By Joseph Orosco (July 7, 2016)
The criminal justice system that is. In the aftermath of the killings of Alton Sterling and Philando Castile, there are calls for widespread police reform, ranging from mandatory body cameras, better training to the establishment of civilian oversight committees and the election of pro-reform officials.
It’s not clear that these reforms that focus on police force reform will do much good to stem the tide of the killing of people of color. Part of the reason is that police operate within a criminal justice system that has given them wide lattitude to use deadly force. This is why, even when cops are indicted for the use of excessive force, they usually go free. In fact, the US Justice Department study in 2002 found that about only 8% of complaints of police brutality are ever upheld.
Since 1989, the US Supreme Court (SCOTUS) has held, in the case of Graham v Connor, that the use of deadly force by police officers has to be judged by whether it was “objectively reasonable” in that particular circumstance. The Graham test for whether force is reasonable, according to SCOTUS, has to be based on the police officer’s perception at the time. In other words, an officer may use deadly force if they reasonably believed at the moment of use that they or others were in imminent danger, regardless of whether such danger in fact existed. Indeed, the court said it doesn’t matter if its determined with “20/20 hindsight” that no one was really in harm’s way—all that matters is what the police officer reasonably perceived to be the case.
This leeway is the reason why officer Darren Wilson was not brought up on charges for the murder of Michael Brown in Ferguson, Missouri. The law in Missouri, Section 563.046 “Law Enforcement Officer’s Use of Force in Making an Arrest” creates a shield against prosecution based on this standard. It holds that the use of deadly force is justified if the officer: “reasonably believes that such use of deadly force is immediately necessary to effect the arrest and also reasonably believes that the person to be arrested (a) has committed or attempted to commit a felony; or (b) is attempting to escape by use of a deadly weapon; or (c) may otherwise endanger life or inflict serious physical injury unless arrested without delay.”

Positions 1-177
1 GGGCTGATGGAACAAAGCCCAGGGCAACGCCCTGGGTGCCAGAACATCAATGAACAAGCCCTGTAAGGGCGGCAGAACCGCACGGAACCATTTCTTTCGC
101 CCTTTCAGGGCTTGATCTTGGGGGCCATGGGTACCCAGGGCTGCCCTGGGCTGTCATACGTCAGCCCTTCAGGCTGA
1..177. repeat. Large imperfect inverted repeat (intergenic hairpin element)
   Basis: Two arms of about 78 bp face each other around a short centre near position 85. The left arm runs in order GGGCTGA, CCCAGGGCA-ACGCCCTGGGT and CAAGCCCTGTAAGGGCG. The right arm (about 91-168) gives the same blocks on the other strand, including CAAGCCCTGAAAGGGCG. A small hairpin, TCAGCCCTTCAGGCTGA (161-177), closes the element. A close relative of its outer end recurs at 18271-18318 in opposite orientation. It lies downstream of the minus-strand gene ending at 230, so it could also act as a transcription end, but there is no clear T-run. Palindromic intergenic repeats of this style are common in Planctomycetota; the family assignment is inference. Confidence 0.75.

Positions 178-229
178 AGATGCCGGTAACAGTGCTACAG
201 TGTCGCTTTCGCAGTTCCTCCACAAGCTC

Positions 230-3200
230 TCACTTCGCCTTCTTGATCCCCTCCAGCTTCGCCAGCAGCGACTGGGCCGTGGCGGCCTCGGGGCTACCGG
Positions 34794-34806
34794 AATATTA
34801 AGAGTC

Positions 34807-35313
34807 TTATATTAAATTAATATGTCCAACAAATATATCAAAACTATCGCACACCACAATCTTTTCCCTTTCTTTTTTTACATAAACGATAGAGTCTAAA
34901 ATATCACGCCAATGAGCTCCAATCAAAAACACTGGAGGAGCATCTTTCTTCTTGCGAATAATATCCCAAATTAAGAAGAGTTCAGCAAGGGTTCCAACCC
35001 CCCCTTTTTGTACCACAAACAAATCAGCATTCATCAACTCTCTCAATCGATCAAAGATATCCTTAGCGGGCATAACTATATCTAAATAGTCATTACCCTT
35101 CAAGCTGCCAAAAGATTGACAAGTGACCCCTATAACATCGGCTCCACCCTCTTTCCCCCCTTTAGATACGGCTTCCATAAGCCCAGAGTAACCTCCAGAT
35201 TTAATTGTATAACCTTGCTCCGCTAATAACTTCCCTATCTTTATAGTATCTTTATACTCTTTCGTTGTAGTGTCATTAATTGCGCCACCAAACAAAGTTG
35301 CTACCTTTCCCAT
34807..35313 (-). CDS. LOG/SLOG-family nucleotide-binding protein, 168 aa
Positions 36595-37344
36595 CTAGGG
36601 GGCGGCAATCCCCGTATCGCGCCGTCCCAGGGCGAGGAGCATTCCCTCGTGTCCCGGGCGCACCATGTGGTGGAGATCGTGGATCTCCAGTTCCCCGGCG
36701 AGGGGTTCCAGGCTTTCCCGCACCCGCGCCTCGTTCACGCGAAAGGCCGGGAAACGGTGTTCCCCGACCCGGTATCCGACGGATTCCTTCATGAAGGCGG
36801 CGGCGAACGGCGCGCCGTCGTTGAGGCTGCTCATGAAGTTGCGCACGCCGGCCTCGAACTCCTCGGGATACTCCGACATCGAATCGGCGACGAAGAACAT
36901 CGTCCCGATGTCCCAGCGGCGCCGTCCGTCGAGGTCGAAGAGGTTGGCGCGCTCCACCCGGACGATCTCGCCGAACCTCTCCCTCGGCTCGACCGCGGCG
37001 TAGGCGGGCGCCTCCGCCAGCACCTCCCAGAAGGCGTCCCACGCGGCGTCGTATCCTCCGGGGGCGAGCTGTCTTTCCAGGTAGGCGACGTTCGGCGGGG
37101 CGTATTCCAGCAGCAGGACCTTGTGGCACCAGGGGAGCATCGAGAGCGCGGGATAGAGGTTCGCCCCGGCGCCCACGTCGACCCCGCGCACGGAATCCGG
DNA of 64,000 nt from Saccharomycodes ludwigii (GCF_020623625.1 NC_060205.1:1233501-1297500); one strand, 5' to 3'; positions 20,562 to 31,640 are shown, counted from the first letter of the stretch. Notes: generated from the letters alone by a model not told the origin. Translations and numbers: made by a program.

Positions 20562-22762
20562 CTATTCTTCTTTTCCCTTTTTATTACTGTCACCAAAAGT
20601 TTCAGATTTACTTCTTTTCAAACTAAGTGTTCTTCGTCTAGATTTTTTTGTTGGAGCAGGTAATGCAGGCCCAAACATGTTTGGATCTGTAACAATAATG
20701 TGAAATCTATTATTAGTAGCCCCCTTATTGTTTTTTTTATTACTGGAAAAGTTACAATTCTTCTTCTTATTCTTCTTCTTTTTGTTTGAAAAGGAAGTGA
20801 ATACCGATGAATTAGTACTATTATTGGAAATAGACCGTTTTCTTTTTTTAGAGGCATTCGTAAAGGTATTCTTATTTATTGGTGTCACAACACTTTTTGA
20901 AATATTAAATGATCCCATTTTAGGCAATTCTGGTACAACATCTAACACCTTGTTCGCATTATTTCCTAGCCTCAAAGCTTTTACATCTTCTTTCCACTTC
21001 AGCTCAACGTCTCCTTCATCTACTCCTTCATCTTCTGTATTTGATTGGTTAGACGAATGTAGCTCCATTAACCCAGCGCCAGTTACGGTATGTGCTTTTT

It is into the space of this legal leeway that all sorts of problematic racial prejudices can enter. Was Darren Wilson’s perception of the threat posed by Michael Brown “reasonable”? In his testimony to the grand jury, Wilson said that he felt severely overpowered and in terror of Mike Brown: “When I grabbed him, the only way I can describe it is I felt like a five year old holding onto Hulk Hogan.” After he shot Brown the first time, Wilson said that Brown “looked up at me had the most intense aggressive face. The only way I can describe it, it looks like a demon, that’s how angry he looked.” Wilson continued to shoot and remembers: “At this point, it looked like he was bulking up to run through the shots, like it was making him mad that I’m shooting at him…And the face that he had was looking straight through me, like I wasn’t even there, I wasn’t even anything in his way.”
What is most striking about Wilson’s testimony is that his characterization of Brown as a threatening superhman animal with extraordinary strength and resilliance is not a peculiar quirk of his. Researchers at Northwestern University have found that many white American have an implicit racial bias against African Americans which the researchers call “superhumanization bias”. Whites are more likely to associate African Americans with mythical creatures and they are more likely to assume that African Americans do not experience as much pain as white people. In other words, the story of Blacks as beings endowed with magical abilities and supernatural powers is a common, unconscious framework operating in the minds of many white Americans. This framework conditions how white Americans understand the forces at work in the world, what is true in it, and what to expect from their interaction with African Americans. It’s not surprising then that Wilson might “reasonably” believe at the very moment of his encounter with Mike Brown that he was confronting something that he was not equipped to deal with except through the use of deadly force. And the law protects him in doing so.
And while it is difficult to criminally prosecute police officers for the use of unreasonable deadly force, it is also almost impossible to gain a civil remedy. In the case of Plumhoff v. Rickard (2014), SCOTUS ruled that police officers cannot be sued for excessive force or killing someone if they did so under the reasonable belief that force was necessary.
So when people defend police officers by saying that we cannot judge whether or not the use of force was justified because “we weren’t there” and don’t know what split second decision the cops might have had, they are actually voicing the current legal standards for judging police brutality. But hopefully we can see that those standards allow for some very heinuous racial biases to enter into the definition of a reasonable assessment of reality.
It’s clear that the problem of extrajudicial execution of people of color won’t be tackled merely by reforming police training or even strong community oversight boards (though these might help a little). It must involve significant legal overhaul and cultural intervention into the foundations of white supremacist worldviews, as well. Maybe it will also get us to consider whether or not we need police forces to keep us safe at all.